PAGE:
What will Iran do?

What will Iran do?
A continuation of tit-for-tat reactions could trigger an all-out war between the two countries, a risk for the entire region.

Imran Yaqub Khan

With the killing of General Qassem Soleimani, the head of Iran’s elite Quds force, in an American drone attack, the deteriorating relations between Iran and America have come to a head. Things will not end here, the danger of Iran retaliating with an attack of its own is ever present. A continuation of tit-for-tat reactions could trigger an all-out war between the two countries, a risk for the entire region.

The American Secretary of State, Mike Pompeo, has called important leaders in the region. On his twitter account he wrote that he had talked to Chief of Army Staff (COAS) General Qamar Javed Bajwa, and discussed the killing of General Soleimani. He also called up Afghan President Ashraf Ghani and talked to him about the same event.

Let us take a trip back in history to the immediate aftermath of 9/11 when Pakistan was dragged into the conflict when America imposed war on Afghanistan. Even now we pay the costs of those faulty decisions in the guise of terrorism.

Whichever country Imran Khan visits, he never fails to mention the statistics of what the war on terror cost Pakistan, in terms of money and human lives. He might keep those figures in mind when American adventurism once again lands the region at the brink of war.

At the time 9/11 took place, Pakistan was being ruled by a military dictator, who alone made the decision to drag the country into war, the wounds of which are yet to heal. One of the reasons given back then was that had we not agreed to become part of the war, India was ready to play its role, and America would have done to us what it did to Afghanistan.

Looking back at the impact of the decision of a lone man, it is worth repeating again and again, the future of the country cannot be left to the whims or wisdom of a lone man. The matter must be debated in parliament, and parliament alone will form a decision that will represent the views of the people.

Would it benefit anyone to argue now what India intended to do at that time? No. But it would be immensely informative to assess India’s situation today. India’s strategic and trade benefits match those of Iran’s. It is an important ally of not only Washington D.C but also Tehran. Just two weeks before Soleimani’s assassination, Indian Foreign minister S.J. Shankar had been on an official tour to Tehran. Bi-lateral relations and the Iranian port of Chabahar, which India had invested heavily in as an alternate to Pakistan’s Gwadar port. India had taken heavy concessions from America to invest in Chabahar, with the United States stipulating that no one from Iran’s revolutionary figures would play a part in the development of the port. With Chabahar, India had the opportunity to access Afghanistan and central Asia.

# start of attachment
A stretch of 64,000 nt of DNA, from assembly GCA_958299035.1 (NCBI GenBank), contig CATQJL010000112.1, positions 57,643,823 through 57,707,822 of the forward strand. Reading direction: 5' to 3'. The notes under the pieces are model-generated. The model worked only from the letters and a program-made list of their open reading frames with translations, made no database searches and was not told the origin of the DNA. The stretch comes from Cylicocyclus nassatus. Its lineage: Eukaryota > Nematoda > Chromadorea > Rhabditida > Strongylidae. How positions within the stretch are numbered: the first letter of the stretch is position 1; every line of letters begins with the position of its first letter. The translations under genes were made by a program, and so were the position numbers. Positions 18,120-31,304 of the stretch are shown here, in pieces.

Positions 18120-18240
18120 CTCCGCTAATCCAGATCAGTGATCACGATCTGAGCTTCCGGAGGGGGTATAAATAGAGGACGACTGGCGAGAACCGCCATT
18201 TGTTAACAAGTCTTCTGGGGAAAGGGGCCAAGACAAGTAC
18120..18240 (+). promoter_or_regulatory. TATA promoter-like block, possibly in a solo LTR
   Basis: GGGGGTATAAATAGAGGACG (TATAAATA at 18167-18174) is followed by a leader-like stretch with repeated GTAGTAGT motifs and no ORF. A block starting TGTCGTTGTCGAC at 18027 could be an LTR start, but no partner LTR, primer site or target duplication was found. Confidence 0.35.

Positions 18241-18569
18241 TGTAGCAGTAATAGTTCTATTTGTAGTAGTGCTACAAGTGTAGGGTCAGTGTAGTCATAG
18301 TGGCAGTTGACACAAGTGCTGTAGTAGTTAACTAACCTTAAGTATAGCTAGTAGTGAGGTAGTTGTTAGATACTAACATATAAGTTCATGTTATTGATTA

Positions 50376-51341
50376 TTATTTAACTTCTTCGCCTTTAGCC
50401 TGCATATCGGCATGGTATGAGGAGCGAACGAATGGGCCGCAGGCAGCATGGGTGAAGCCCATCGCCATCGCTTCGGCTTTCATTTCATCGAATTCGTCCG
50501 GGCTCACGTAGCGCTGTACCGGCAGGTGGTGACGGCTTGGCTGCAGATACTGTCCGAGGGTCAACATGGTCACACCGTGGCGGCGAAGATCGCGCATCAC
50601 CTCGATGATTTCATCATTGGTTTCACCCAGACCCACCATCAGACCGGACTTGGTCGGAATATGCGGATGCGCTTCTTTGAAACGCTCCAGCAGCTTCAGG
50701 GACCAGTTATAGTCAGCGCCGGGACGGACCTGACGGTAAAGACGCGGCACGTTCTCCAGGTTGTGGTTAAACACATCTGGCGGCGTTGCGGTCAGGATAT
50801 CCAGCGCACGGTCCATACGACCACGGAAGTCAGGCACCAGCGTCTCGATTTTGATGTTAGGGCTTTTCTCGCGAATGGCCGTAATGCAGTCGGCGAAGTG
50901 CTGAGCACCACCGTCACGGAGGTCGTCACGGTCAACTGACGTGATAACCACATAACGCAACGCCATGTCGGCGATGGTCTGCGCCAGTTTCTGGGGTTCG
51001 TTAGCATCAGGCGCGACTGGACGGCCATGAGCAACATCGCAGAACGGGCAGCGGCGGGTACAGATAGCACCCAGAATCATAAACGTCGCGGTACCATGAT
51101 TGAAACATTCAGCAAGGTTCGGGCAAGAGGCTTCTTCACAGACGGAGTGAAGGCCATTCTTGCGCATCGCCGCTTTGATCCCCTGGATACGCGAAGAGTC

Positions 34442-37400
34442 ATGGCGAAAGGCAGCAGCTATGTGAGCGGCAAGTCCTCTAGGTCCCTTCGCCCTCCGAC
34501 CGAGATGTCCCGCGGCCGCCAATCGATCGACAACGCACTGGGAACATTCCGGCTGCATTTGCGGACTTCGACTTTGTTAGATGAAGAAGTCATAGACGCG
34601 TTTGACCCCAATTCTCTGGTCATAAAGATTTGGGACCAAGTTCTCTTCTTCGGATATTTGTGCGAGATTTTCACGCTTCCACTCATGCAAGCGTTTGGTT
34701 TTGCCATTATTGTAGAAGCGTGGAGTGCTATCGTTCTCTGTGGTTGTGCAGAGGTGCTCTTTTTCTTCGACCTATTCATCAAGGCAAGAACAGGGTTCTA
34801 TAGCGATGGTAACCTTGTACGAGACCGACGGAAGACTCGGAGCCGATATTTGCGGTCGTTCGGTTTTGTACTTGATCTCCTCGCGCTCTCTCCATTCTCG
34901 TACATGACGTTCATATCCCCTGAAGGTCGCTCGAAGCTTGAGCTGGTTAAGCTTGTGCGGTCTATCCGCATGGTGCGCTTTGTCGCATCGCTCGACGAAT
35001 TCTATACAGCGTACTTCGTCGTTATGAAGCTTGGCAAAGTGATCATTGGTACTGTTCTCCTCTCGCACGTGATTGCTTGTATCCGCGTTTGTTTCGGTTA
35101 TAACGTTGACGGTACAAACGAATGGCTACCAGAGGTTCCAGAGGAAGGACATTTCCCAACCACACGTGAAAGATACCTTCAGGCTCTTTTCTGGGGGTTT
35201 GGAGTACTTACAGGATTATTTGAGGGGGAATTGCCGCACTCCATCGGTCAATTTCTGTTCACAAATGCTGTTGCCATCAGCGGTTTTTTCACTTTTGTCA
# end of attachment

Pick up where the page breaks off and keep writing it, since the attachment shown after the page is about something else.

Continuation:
Before American sanctions, Iran was the largest supplier of oil to India. Even after the sanctions, America granted India the time of six months in which to arrange an alternate supply. After the sanctions were in place, American oil was used to fill in the space of Iranian oil, with now 10 percent of supply coming from the United States, valued around eight billion dollars.

It would be an understatement, therefore, to say now that Soleimani’s assassination has left India in a tough spot. Former Foreign Secretary India, Kanwal Sibal, has said that Donal Trump’s irresponsible action has forced India into an uneviable situation. He also said that as per international laws, the killing was illegal. It has put the region at risk, and India’s benefits will be harmed.

If the Iraqi oil route is disturbed, India could find itself in considerable trouble. Additionally, hundreds of thousands of Indians work in Gulf countries. In case of all-out war, these Indians would be forced to either stop sending remittances or they might even have to come back to their home country. The Iraq-Kuwait war made 170,000 Indians return home. In the current economic situation, where India’s GDP is falling and budget deficit is spiraling, a halt in remittances and a rise in oil prices could spell serious trouble for the Indian economy.

India will have to maintain cordial relations with both Iran and America. This might put its blossoming relations with Gulf States at risk too. Its dream of countering China with a new strategic partnership built with the help of America, might just remain that, an unfulfilled dream. The trade with gulf countries, valued at $78 billion, will also get negatively affected.

Thus India is, for now, in no position to offer America its cooperation against Iran. In fact, its first instinct must be to help diffuse the situation, come what may.

Over in Afghanistan, Iran is now considered a good friend. Even the Afghan Taliban have no desire to pick a fight with Iran right now. With over 12,000 troops posted in Afghanistan, America will face trouble bringing them home if the situation with Iran leads to further escalations.

So what choice does Pakistan have? The only right one, where it tries to maintains a balancing act between all its allies and neighbors. Neither can Pakistan afford to anger its Arab friends, like Saudi Arabia, nor can it afford to make an enemy of its next door neighbor, like Iran.

This is indeed a tightrope, but one that has benefits at the end. If it makes the right moves, Pakistan can bring itself in the position of determining America’s actions in Afghanistan.

Would our political parties and our politicians be in the position to make the right decision, as they did in Yemen? They will have to put personal gain and enmities aside, and that might just be too tall a mountain to climb.

The article was originally published in Daily Dunya Urdu.